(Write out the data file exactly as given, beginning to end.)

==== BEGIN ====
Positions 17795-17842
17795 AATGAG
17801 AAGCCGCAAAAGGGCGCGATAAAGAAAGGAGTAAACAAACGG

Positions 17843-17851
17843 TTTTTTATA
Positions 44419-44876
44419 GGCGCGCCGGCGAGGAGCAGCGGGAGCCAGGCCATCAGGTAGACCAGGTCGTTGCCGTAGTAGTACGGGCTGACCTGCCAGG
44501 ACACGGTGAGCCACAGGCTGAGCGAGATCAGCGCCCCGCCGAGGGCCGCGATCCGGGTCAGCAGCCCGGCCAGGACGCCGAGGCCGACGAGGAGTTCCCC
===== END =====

Positions 17795-17842
17795 AATGAG
17801 AAGCCGCAAAAGGGCGCGATAAAGAAAGGAGTAAACAAACGG

Positions 17843-17851
17843 TTTTTTATA
Positions 44419-44876
44419 GGCGCGCCGGCGAGGAGCAGCGGGAGCCAGGCCATCAGGTAGACCAGGTCGTTGCCGTAGTAGTACGGGCTGACCTGCCAGG
44501 ACACGGTGAGCCACAGGCTGAGCGAGATCAGCGCCCCGCCGAGGGCCGCGATCCGGGTCAGCAGCCCGGCCAGGACGCCGAGGCCGACGAGGAGTTCCCC